Booster returns to the present with the little girl. It turns out that he misread Rip’s post-it note and arrived on the 8th, instead of the 5th, so that’s why he was dealing with Darkseid’s takeover of the planet. However, since he did manage to bring back the artifact (Doctor Fate’s helmet) keeping it from Darkseid, he actually saved the universe – again. I didn’t particularly like the way Rip seemed to downplay Booster’s grief, since all those people were meant to die anyway. There are a few indications that this could turn into a Daddy Day-care arc with Booster fostering this girl, which Skeets (Booster’s flying robot companion) is not thrilled about in the least. That makes two of us. The issue ends with Booster finding out that Maxwell Lord is alive again thinks to the events of Blackest Night/Brightest Day. His remark is classic and appropriate (not that I approve of that sort of language mind you).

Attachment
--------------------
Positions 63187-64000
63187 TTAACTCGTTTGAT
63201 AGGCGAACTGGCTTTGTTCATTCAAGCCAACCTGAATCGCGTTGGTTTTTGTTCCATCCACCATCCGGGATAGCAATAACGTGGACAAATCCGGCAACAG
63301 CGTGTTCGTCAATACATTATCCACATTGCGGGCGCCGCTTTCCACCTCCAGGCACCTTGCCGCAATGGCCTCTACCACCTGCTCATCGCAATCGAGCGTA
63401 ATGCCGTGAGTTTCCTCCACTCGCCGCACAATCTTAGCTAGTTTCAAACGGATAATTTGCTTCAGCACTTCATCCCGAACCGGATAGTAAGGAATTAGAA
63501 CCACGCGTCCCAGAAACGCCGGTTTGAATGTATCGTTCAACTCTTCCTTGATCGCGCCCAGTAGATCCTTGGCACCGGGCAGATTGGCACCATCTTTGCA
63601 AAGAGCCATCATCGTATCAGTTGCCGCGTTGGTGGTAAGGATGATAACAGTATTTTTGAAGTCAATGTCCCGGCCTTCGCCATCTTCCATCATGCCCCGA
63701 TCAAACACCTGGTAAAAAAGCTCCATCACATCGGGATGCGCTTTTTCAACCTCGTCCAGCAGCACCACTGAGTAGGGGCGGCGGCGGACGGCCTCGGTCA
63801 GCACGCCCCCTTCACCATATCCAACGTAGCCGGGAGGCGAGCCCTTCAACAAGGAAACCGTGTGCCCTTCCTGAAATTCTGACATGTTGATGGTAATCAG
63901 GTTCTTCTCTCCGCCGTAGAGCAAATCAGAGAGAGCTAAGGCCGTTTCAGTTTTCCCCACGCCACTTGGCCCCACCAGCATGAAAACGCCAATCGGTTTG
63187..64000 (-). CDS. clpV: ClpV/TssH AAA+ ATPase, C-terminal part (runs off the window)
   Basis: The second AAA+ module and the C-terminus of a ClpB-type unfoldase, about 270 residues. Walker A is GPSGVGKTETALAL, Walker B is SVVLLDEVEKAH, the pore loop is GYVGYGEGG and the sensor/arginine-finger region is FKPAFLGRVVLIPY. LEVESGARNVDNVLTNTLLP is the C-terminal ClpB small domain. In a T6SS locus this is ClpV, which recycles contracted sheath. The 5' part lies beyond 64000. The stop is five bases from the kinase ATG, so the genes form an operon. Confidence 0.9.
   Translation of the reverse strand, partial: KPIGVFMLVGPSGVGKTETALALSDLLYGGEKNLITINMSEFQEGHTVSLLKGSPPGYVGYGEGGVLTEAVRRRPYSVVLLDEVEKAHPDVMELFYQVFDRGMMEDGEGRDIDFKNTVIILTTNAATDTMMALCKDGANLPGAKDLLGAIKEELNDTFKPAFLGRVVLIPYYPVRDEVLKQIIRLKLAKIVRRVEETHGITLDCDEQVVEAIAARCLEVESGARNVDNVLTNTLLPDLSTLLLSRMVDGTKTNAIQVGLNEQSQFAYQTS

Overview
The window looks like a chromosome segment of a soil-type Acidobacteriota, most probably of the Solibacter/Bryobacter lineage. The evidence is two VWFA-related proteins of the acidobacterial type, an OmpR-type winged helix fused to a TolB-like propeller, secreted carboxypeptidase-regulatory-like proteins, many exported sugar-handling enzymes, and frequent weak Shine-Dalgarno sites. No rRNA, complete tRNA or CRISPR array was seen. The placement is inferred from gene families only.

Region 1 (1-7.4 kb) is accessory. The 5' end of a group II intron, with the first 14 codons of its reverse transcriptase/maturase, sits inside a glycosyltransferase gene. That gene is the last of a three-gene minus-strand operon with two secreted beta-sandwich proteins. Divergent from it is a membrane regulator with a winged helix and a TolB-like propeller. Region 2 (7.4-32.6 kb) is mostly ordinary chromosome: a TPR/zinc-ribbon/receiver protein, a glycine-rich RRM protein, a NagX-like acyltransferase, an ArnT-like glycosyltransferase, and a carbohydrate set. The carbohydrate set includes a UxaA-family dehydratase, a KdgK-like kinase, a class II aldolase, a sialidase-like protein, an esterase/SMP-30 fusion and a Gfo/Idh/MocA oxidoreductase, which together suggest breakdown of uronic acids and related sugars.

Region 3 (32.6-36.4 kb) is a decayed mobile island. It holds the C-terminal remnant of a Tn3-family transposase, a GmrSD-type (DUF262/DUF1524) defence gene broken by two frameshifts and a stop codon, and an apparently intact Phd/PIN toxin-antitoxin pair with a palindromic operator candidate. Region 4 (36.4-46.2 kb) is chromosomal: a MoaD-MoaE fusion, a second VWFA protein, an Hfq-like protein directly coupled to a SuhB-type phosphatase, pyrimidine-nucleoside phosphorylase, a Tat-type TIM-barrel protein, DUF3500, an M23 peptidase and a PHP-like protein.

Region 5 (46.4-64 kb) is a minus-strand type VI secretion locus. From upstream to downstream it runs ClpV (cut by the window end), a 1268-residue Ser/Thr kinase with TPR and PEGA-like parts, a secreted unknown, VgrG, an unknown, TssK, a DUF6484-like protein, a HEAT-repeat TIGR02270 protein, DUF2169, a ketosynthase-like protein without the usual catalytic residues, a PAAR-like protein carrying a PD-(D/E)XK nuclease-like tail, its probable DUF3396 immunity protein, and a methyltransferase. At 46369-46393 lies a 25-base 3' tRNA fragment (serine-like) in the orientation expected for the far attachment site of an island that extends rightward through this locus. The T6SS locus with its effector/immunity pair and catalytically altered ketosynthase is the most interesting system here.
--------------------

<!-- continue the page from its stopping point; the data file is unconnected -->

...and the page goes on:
Overall Grade B: for Booster or “BWA-HA-HA”. I’m not entirely sold on the new direction, but it did surprise me that it was much more serious than it was hyped to be (and more effective than I thought it would be), which means I’ll be staying in the Booster time sphere for a little while longer.
I’m also looking forward to the Time Master’s mini-series with the Dan Jurgens Booster. I don’t care if it’s “really” tied in with the “Return of Bruce Wayne” or not. :)